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Exaptation
By Branden Holmes on November 28, 2010

Given the fact that plants and animals have evolved so much since the first replicating strands of DNA, different traits have changed roles many times during the course of the history of life on Earth. This is one of the fundamental aspects of evolution. Because natural selection has only the pre-existing body plan to work with, any subsequent change in form must modify the existing format in some way; even the origination of traits from scratch requires an initial duplication of contemporary genes. This change in the role of different traits has been named exaptation by Stephen Jay Gould and Elisabeth Vrba, who introduced the term in a now famous paper entitled, Exaptation-a missing term in the science of form (1982).

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Biogeography
By Branden Holmes on November 28, 2010

The very specific distribution of plants and animals across the face of the globe is arguably the best evidence for evolution. As with many things pertaining to evolution, Darwin inaugurated the field in 1859. He started off chapter XII (Geographical Distribution) with these words: “In considering the distribution of organic beings over the face of the globe, the first great fact which strikes us is, that neither the similarity nor the dissimilarity of the inhabitants of various regions can be wholly accounted for by climatal and other physical conditions.” (Charles Darwin, On the Origin of Species, pg. 482) In a typically brilliant experiment he floated 87 different species of seeds in sea-water for 28 days before sowing them. He noted that 64 of the species thus germinated. He then performed a similar experiment but this time used branches with ripe fruit on them. This time he obtained results of 18 out of 94 kinds. He thus reasoned that the seeds and/or fruits of 14/100 species from any country in the world could survive a 28-day ocean crossing. Averaging figures of the speeds of various of the Atlantic currents he returned a figure of 33 miles per day, and thus reasoned that a seed would on average travel 924 miles in that time-span (if they had not encountered land during that time). He additionally noted that several of the species could survive immersion for a much greater period (at least 137 days in the case of some of the seeds) and could thus colonize islands much more distant from the original dispersal point.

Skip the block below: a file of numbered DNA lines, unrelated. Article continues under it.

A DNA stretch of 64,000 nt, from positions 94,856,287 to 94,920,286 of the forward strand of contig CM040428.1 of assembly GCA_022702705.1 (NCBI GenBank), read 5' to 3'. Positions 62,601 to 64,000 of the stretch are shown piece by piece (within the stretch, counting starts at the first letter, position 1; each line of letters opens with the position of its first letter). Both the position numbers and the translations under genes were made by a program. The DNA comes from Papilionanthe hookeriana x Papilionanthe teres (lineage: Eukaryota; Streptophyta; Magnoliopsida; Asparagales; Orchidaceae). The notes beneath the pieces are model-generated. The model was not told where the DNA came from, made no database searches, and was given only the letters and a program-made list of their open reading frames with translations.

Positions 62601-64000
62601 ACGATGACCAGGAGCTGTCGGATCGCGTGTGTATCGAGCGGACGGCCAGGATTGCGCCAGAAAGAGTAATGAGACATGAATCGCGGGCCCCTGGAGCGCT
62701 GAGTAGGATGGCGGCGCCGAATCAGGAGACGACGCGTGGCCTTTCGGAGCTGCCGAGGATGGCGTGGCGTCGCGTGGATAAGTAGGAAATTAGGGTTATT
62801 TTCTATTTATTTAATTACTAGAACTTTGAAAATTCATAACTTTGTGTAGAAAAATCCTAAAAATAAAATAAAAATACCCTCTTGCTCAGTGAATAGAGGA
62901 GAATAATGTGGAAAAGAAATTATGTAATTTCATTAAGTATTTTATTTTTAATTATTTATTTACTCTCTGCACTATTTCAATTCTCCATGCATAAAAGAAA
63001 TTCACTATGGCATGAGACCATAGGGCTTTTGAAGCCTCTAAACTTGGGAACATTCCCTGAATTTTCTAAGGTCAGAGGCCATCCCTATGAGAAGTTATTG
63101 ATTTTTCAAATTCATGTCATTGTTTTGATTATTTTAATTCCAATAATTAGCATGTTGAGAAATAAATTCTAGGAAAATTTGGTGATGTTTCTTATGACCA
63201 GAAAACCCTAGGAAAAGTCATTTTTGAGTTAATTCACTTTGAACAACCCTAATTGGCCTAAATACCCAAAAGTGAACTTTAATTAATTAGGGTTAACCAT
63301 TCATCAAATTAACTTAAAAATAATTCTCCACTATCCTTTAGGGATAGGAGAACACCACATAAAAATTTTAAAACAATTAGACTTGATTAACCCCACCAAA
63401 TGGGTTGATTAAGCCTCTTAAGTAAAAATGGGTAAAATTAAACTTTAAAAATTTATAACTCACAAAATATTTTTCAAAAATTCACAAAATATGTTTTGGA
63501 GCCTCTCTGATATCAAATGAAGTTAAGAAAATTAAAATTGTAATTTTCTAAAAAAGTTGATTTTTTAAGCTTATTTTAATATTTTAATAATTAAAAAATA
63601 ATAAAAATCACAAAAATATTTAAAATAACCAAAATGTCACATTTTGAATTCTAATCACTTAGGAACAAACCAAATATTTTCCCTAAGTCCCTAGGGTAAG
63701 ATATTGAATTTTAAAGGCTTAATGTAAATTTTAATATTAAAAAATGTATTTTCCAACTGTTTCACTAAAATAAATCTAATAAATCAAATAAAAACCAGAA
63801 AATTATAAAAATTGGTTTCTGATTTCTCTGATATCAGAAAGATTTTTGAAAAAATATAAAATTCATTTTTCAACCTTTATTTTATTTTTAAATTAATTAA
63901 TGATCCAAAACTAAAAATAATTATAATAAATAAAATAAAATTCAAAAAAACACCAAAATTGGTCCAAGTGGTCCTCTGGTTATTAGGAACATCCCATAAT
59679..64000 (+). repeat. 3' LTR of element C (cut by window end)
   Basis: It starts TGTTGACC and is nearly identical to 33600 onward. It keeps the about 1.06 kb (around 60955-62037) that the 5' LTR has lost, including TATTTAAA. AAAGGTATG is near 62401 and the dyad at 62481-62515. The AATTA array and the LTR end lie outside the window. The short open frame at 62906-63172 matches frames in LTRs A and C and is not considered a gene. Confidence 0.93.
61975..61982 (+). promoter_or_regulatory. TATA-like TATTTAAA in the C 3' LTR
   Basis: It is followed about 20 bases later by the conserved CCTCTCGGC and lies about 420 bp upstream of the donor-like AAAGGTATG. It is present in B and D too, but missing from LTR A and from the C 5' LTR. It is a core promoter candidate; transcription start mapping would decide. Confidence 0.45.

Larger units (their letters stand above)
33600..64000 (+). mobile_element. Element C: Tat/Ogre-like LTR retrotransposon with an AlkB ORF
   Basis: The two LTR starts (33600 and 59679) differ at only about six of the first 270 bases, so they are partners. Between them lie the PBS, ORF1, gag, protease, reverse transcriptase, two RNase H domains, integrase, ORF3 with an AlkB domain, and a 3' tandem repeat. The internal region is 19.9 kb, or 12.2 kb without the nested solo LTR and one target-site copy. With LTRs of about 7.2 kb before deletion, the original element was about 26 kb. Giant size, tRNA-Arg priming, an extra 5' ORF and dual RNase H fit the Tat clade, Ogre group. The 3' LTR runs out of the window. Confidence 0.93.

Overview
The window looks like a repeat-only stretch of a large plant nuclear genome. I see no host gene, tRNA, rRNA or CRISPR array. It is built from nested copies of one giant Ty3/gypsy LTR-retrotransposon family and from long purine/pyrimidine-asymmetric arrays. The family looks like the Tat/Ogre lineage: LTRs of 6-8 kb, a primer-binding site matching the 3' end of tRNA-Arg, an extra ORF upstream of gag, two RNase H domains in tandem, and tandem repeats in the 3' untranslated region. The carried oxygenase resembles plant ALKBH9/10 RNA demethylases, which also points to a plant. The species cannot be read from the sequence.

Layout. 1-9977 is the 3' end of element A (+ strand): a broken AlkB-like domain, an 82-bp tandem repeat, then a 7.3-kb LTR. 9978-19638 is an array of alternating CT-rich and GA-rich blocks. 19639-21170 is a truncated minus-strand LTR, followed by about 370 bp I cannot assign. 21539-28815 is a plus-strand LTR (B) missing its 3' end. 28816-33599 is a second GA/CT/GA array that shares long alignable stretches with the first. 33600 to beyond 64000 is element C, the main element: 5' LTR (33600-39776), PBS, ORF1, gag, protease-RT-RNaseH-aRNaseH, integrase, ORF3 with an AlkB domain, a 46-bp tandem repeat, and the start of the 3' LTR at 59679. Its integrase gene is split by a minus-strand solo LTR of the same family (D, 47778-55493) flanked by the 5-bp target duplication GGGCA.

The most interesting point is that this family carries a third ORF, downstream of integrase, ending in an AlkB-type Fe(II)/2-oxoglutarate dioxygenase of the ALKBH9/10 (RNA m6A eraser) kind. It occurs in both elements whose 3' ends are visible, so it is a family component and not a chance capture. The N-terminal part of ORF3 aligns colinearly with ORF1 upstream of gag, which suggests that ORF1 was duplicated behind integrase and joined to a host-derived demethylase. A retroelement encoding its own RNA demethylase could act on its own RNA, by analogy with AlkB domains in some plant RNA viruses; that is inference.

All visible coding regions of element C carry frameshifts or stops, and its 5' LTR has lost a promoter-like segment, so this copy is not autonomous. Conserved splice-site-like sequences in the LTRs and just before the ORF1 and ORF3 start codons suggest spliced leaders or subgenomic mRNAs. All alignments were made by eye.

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Carolus Linnaeus: The Father of Modern Taxonomy
By Branden Holmes on November 28, 2010

Carl Linnaeus (commonly called Carolus Linnaeus) was born on the 23rd of May, 1707, in Rashult, Smaland, Sweden. He was the first of five children born to Nils Ingemarsson Linnaeus and Christina Linnaeus (nee Brodersonius). His interest in flowers was apparently innate; so much so that he would calm down when upset after being given a flower as a child. He attended a grammar school for seven years, not doing terribly well owing to his infatuation with plants. But his teacher in his final year, who also happened to be the headmaster of the grammar school, Daniel Lannerus, had already noticed the young Linnaeus’ passion for plants. He gave Linnaeus both control of his garden, and introduced him to the state doctor, Dr Johan Rothman, who was also a teacher at Vaxjo Gymnasium. He was transferred to Vaxjo Gymnasium in 1724. His father Nils visited the Gymnasium in Carolus’ last year there, where his father was told by nearly all of the professors that he would not fulfil his father’s hope and become a priest. But Dr Rothman offered to take the young man under his wing, give him a home, and teach him both botany and medicine, which Carolus’ father gratefully accepted.

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The ants nest as extended phenotype of the queen
By Branden Holmes on November 28, 2010